Irritants in the Air
One contributing factor in snoring is inflammation of your tissues. When your tissues swell, they can narrow your airway. This restricts the flow of air, leading to a turbulent airflow. This can occur anywhere in the airway, from the nose to the throat.
There are many potential irritants that can contribute to snoring. Some of the more common irritants include:
- Tobacco or marijuana smoke
If you have started smoking or have taken up with a smoker, the resulting irritation could be contributing to snoring. You might also experience an increase in snoring if you have been smoking more recently.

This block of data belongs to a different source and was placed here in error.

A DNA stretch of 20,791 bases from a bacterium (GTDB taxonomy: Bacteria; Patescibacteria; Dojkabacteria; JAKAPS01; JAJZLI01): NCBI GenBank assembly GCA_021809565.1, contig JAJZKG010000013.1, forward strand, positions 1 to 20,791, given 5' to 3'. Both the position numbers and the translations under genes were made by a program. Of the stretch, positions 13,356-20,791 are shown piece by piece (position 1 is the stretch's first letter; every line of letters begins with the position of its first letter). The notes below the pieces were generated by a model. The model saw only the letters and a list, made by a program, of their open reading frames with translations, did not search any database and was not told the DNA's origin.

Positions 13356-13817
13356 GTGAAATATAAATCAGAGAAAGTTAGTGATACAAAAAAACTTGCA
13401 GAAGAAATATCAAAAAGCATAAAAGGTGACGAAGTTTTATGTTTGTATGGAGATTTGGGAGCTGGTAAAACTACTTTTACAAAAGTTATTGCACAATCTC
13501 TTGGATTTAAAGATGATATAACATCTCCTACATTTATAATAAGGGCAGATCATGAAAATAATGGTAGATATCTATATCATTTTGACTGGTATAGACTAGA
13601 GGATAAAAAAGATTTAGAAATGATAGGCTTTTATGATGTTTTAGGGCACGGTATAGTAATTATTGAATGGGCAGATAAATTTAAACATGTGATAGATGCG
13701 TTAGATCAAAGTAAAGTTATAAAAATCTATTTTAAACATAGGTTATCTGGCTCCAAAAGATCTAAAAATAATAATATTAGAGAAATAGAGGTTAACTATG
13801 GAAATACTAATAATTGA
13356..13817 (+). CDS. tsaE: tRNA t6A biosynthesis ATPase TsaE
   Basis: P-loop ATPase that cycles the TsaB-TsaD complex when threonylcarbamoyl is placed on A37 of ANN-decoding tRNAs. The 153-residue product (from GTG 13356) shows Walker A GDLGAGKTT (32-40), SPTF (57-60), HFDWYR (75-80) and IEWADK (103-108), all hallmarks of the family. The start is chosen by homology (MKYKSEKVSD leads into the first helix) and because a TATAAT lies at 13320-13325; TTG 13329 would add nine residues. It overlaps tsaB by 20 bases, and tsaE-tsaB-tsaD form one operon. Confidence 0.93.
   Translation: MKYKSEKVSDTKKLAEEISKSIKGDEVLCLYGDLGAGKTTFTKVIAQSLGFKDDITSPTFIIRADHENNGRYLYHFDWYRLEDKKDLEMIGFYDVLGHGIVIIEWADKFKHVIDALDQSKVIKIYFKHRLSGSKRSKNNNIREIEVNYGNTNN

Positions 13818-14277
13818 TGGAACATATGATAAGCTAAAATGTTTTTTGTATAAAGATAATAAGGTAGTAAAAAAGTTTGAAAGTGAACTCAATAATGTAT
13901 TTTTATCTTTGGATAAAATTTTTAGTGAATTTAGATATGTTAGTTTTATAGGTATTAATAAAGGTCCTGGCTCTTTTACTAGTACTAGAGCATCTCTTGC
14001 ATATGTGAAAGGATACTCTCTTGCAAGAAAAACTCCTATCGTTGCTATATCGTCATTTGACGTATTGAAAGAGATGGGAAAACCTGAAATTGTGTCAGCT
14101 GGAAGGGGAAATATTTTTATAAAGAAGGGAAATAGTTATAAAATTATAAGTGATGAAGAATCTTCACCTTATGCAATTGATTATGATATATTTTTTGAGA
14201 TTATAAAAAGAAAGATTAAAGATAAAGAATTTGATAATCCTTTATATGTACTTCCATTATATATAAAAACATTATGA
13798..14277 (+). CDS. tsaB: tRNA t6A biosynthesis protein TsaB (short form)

Allergens also trigger swelling that can make snoring more likely. This might include seasonal allergies like pollen. If you notice snoring seems to come and go with the seasons, consider whether you might have a relevant allergy. Pet dander can also contribute to snoring, so if you’ve added a new pet or are letting your pet sleep in your bed now, consider whether it might be causing your snoring.
Chemicals can also affect your airway. If you’ve done something to introduce more chemicals to the air recently, it might be why you’re snoring. Common chemical sources to look for include:
- New furniture
- Car exhaust
If you suspect that these might be causing your snoring, consider trying different products that might not emit as many chemicals.
People snore more when they live near a busy street. Denver traffic is worse than ever, and if you’ve recently moved close to a major thoroughfare, you might be snoring as a result.